celebrates its 20th anniversary in business the same year, month, and weekend as , the first casino in New England, but among Ledyard residents, Valentino’s would be the fixture to which people flock.
Richie Vetrano, co-owner and manager of Valentino’s, began working in the pizza business when he was 13 years old.
“I used to serve slices and Italian ice out a window,” he said of his first job at La Sorrentina in Brooklyn. He worked in three more pizza restaurants before opening Valentino’s when he was 19 years old.
Patch sat down with Vetrano to find out more about the Ledyard landmark.
So, who’s Valentino and what brought you to Ledyard?
Vetrano was working at John’s Pizza (now Rino’s Trattoria and Pizzaria) in Hampton Bays, which was run by Valentino Scotto. Scotto’s brother-in-law Paul Illiano was running Romans in the Crystal Mall and the two agreed that Ledyard was a good place to open a pizza restaurant.
Vetrano had worked for Scotto for a couple years already and was offered the job “for $10 more an hour and paid vacations,” he said.
Vetrano said the restaurant is named after Valentino Scotto who picked him up at the ferry in New London and drove him up to Ledyard while the restaurant was under construction.
“We brought a different product to this town,” he said.
What’s your favorite item on the menu?
“I eat a slice of cheese every day,” said Vetrano. “The gradma’s is definitely the best tasting pizza we make.”
Vetrano said when he’s in the mood for pasta he’ll have the Rigatoni alla Vodka and that a lot of people come to Valentino’s for the chicken marsala or veal cutlet.
Who’s your favorite celebrity chef?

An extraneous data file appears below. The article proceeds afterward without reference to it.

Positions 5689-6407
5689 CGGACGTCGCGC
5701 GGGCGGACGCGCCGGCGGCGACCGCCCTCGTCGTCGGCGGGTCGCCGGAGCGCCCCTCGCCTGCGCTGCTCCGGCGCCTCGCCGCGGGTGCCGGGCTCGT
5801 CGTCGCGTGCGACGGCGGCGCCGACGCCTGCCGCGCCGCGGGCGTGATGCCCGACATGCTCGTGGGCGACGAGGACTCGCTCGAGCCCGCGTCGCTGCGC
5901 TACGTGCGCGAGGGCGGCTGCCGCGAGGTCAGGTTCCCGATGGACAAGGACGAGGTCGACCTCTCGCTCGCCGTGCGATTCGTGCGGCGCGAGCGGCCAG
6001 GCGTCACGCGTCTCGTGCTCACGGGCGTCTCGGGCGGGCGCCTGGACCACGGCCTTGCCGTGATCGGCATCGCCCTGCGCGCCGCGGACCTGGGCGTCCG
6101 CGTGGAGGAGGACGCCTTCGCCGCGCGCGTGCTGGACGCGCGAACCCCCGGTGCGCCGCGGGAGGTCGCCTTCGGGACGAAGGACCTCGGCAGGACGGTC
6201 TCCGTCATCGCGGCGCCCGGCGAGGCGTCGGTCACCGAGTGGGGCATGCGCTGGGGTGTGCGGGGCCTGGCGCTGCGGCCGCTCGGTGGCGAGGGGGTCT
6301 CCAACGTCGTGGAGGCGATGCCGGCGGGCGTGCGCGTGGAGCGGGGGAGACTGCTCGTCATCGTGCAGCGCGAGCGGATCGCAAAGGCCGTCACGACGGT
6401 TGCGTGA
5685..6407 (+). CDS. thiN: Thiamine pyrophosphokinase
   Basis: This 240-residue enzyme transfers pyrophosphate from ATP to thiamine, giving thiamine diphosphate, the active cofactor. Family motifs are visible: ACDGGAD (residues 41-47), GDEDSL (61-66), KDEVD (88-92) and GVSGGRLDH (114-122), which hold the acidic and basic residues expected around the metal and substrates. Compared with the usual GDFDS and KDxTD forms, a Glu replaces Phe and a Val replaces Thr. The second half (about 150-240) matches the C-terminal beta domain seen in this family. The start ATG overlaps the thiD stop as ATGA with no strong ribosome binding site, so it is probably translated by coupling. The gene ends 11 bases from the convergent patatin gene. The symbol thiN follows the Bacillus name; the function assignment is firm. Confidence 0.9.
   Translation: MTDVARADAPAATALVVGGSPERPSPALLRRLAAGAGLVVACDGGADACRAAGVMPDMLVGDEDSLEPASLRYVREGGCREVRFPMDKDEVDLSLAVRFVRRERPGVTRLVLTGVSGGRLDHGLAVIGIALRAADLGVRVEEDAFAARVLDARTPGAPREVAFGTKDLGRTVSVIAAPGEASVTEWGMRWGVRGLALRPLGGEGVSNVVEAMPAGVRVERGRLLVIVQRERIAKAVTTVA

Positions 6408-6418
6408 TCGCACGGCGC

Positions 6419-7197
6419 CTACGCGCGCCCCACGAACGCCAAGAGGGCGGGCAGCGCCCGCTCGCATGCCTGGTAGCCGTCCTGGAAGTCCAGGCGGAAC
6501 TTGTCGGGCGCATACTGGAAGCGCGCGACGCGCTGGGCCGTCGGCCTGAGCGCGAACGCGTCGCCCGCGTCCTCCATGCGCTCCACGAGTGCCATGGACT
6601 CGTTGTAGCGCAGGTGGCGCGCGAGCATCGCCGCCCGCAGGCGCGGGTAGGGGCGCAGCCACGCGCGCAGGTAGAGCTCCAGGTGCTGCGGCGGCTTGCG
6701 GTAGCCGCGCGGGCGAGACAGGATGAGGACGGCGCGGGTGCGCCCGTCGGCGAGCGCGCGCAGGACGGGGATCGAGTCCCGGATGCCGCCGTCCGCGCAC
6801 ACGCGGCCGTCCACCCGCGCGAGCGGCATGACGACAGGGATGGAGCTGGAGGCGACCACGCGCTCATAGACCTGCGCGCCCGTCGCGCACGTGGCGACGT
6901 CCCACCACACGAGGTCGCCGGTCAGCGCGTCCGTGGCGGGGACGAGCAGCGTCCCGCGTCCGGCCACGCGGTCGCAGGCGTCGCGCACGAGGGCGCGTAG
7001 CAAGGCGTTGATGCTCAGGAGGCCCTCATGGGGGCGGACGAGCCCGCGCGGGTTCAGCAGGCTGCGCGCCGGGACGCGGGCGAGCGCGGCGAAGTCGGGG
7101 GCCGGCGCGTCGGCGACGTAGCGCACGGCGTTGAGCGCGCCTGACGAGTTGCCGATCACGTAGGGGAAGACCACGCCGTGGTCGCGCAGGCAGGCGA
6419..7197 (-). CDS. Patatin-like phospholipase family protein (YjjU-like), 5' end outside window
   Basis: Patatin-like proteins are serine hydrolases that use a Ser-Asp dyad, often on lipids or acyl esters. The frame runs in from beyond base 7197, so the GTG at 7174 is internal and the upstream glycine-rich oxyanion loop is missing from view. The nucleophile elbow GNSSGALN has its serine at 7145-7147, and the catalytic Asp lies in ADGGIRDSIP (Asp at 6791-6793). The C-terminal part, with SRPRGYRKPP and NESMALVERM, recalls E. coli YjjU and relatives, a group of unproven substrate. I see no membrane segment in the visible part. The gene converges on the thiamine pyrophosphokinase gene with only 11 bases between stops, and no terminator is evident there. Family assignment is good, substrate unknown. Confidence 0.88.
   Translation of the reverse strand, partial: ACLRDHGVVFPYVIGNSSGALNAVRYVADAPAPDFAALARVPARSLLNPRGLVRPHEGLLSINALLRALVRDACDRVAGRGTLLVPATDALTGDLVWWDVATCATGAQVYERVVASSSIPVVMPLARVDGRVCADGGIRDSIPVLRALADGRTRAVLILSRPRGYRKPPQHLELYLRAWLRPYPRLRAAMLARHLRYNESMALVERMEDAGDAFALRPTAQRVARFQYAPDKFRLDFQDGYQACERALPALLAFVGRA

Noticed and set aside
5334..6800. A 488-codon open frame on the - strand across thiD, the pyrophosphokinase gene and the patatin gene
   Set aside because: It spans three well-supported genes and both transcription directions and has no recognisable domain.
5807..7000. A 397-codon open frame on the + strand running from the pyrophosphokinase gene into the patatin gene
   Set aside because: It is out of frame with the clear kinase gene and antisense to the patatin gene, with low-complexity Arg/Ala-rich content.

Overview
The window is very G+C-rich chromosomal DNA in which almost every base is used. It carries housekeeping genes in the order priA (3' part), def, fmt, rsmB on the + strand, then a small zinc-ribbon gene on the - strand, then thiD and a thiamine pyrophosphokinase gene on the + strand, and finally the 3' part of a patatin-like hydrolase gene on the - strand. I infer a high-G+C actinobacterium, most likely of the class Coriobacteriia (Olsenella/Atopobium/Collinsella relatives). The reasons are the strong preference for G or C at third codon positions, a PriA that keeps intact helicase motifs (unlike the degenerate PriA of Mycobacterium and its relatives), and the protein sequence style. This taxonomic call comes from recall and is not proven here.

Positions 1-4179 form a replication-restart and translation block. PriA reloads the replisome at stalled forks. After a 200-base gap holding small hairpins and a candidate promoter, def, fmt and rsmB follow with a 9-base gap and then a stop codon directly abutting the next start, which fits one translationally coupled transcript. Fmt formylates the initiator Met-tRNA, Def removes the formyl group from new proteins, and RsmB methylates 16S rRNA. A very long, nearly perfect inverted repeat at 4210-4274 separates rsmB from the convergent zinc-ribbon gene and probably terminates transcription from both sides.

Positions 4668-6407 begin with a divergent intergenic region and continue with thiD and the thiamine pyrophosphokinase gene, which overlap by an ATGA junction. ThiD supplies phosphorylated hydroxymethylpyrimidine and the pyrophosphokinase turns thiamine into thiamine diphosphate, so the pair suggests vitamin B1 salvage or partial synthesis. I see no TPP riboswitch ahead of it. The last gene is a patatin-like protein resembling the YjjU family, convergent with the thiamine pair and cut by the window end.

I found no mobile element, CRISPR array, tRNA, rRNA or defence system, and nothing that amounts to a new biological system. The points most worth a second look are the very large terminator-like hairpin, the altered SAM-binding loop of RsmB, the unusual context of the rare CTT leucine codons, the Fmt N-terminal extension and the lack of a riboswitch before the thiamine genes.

Vetrano said Mario Batali and Lidia Bastianich are his favorite celebrity chefs.
Who’s your inspiration?
“Everything. Life inspires me. My family, my children, my mother,” he said.
Vetrano was one of 36 grandchildren and said his grandparents were a huge inspiration to him while growing up on Long Island. “They were the core of the family, they were the heart.”
Vetrano said his grandparents were born in Naples, Italy and brought the old- fashioned values and family recipes to the new world.
“She made the best meatballs you ever had,” he said of his grandmother. “She made sure everyone was happy before she sat down to eat, the poor woman never had a hot meal in her life.”
It’s apparent that community and family mean a lot to you, why is that?
“It’s my life, the community and family are everything to me.” Vetrano said that being a young business owner in Ledyard and far from home, he decided it was important to embed himself in the Ledyard community.
“I thought it was important. I wanted to pay taxes just like the guy across the street,” he said.
Up until this year, Ledyard schools could count of Vetrano’s generosity in donated pizzas for fundraising. Vetrano said school regulations now prohibit outside food to be sold as lunch but he still helps out where he can.
“Whatever class comes in, he does something for them,” said long-time employee Val DeCristofaro. “They come in and ask for help and he does it.”
DeCristofaro said Vetrano has donated uncountable numbers of pizzas and meals to the community over the years.
“Richie donates a lot of food,” she said. “He doesn’t ask for anything back. He has that type of heart because that’s the type of man he is.”
20 years is a good long time, what has been the secret to your success?
“Get the best product you can possibly get,” he said of the food but the customer service is what he’s most proud of. “We try really hard every single day, I couldn't be where I am without my employees,” he said.
What are your future business plans?
Vetrano and he and his partners also own and operate Vetrano’s and Vittoria’s, which are both on Route 1 in Westerly. Vetrano said that he may expand into Wakefield or near the University of Rhode Island.